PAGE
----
One of the biggest struggles in learning how to develop top-notch automation is practice. Testing is as much an art as it is a science. It takes time to discern when to add explicit waits, how to craft robust locators, and why to verify one element over another. It also requires apps with specific elements or endpoints to try certain operations. Unfortunately, although resources for learning how to automate tests (like Test Automation University) are abundant these days, public demo web sites for practicing remain elusive. I’ve struggled to find ones that I like, and others frequently ask me for recommendations.
Which demo sites are good?
Below is a list of demo sites I’ve found either by searching online or through recommendations from friends. Many of these sites appear on other “Top N Demo Sites for Testing” articles as well. My list aims not only to provide links to popular demo sites but also to provide recommendations on how to use them.
Types of sites:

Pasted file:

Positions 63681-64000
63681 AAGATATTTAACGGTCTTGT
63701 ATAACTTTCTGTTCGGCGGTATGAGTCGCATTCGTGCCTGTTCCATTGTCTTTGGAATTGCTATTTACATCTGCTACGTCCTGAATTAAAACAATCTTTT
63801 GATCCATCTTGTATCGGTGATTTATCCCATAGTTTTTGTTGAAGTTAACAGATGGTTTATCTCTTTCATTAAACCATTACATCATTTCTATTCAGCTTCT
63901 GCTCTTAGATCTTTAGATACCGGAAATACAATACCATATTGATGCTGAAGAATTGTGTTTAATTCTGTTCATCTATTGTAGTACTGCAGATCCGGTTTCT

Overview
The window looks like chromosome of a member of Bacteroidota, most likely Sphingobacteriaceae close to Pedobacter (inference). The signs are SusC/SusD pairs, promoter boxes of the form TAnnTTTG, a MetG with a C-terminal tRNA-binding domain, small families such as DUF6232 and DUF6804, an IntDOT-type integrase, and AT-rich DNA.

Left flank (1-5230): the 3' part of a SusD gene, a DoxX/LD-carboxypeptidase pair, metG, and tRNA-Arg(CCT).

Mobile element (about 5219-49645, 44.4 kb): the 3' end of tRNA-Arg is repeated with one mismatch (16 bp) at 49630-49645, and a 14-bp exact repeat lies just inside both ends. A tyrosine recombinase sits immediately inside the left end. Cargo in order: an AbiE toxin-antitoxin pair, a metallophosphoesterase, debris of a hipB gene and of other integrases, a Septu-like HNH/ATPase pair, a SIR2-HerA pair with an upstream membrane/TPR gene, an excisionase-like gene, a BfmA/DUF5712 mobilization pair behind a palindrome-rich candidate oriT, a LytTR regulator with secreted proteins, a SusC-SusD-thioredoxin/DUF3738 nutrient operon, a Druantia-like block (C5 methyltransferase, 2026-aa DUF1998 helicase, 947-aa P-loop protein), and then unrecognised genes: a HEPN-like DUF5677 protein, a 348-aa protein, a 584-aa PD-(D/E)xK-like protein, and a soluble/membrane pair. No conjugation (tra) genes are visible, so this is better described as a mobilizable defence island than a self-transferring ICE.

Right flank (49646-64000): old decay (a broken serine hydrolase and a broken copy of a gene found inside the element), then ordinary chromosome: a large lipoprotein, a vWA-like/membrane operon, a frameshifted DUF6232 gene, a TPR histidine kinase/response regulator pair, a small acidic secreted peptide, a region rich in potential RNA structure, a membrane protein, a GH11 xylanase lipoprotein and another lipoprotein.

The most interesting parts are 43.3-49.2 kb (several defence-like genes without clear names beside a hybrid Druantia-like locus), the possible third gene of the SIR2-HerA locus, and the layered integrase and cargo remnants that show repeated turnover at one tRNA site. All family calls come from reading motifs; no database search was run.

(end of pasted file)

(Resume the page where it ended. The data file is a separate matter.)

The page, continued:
- Web UI site – looks like a real web site
- Web UI elements – tutorial pages showcasing web element types
- Mobile UI site – looks like a real mobile site
- API site – provides public APIs for testing
- DIY – “do it yourself”; you must set up and run the demo site yourself
|ParaBank||Web UI & API site||An online banking site from Parasoft with login and REST/SOAP APIs. You can also access the database if you run the project locally using the source code.|
|Restful Booker||Web UI & API site||An online site for bed & breakfast bookings from Mark Winteringham. The frontend is a React app (source), and the backend is a REST API (source).|
|Automation Practice Website||Web UI site||A basic online store with optional login from SeleniumFramework.com. Great for example web UI tests.|
|Demoblaze||Web UI site||A basic online store with optional login from BlazeMeter. Great for example web UI tests.|